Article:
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Right Heart Failure in the Critically Ill

  • In its most simplistic form, right heart failure (RHF) is due to either to right ventricular contractile dysfunction or elevated right ventricular afterload.
    • Primary causes of RV contractile dysfunction include: coronary ischemia, sepsis, drug toxicity, and acute pulmonary hypertension
    • Primary causes of increased RV afterload include: LV dysfunction, venous thromboembolism, hypoxic pulmonary vasoconstriction, and lung injury
  • Management of the patient with RHF centers on identifying and treating reversible causes, optimizing preload, inotropes, and possible implantation of a right ventricular assist device.
  • Importantly, excessive volume loading can worsen RV contractile function, increase RV dilatation, and impair LV output and systemic perfusion.
  • Consider early use of inotropic agents, such as dobutamine, in critically ill patients with RHF.

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A Cochrane review of 37 studies concluded that Succinylcholine (SUC) is superior to Rocuronium (ROC) during rapid sequence intubation.

The authors claim that compared to ROC, SUC has a faster onset of action (45 vs. 60 seconds) and overall a shorter duration of action (10 vs. 60 minutes).

Dr. Reuben Strayer wrote a letter to the journal editors and stated that these findings should be interpreted carefully; he highlighted that most of the studies in the review used doses of ROC less than 0.9 mg/kg (most studies used 0.6mg/kg).

Dr. Strayer asserted that ROC’s onset of action is dose dependent; when using doses of 1.2 mg/kg, ROC’s onset is indistinguishable from that of SUC. He also stated another major benefit of ROC is the lack of adverse effects that SUC possesses (hyperkalemia and malignant hyperthermia).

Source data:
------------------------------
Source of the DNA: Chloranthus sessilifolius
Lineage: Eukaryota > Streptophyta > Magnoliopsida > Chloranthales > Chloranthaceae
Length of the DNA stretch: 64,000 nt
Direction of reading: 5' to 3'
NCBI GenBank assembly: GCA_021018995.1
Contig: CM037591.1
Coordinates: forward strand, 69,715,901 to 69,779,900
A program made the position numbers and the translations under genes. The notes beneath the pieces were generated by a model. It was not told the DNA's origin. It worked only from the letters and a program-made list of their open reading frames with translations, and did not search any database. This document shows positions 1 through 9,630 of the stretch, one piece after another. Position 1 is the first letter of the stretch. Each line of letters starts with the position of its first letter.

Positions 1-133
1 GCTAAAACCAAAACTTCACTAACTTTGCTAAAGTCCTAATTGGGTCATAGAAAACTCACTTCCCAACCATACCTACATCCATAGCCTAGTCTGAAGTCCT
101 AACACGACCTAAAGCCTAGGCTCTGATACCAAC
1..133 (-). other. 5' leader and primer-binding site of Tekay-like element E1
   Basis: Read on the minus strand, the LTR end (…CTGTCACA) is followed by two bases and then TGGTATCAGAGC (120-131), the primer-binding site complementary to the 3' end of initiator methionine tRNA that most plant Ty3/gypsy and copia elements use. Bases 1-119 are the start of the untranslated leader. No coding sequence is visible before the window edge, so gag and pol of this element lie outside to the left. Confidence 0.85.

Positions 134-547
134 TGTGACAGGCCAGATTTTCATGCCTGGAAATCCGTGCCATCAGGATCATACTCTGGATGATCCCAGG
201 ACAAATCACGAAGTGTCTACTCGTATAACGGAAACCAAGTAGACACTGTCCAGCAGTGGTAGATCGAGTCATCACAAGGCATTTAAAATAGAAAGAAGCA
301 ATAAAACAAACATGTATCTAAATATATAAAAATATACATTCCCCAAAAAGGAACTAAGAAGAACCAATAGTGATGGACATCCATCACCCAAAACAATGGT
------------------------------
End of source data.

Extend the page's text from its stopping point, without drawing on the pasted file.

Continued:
What are your thoughts on this? Go to and take the poll (there are 5 choices). Results will be posted next week.

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Category: Critical Care

Title: Fluids and AKI

Posted: 8/21/2012 by Mike Winters, MD (Updated: 5/28/2023)
Click here to contact Mike Winters, MD

AKI and Fluid Balance

  • Up to 70% of critically ill patients develop acute kidney injury (AKI), with 5-6% of ICU patients requiring renal replacement therapy (RRT). 
  • Maintaining adequate renal perfusion is central to the management of AKI in the critically ill patient.  As such, fluids are frequently administered.
  • As we've highlighted in previous pearls, there is mounting evidence to indicate that a positive fluid balance may be detrimental for select critically ill patients.
  • Results from a recent publication suggest a positive fluid balance in patients with AKI may be harmful.
    • Bellomo, et al analyzed data from the RENAL trial to determine the association between daily fluid balance and outcomes.
    • Investigators found a 70% reduction in 90-day mortality for critically ill patients who had a negative mean daily fluid balance compared to those that had a positive balance.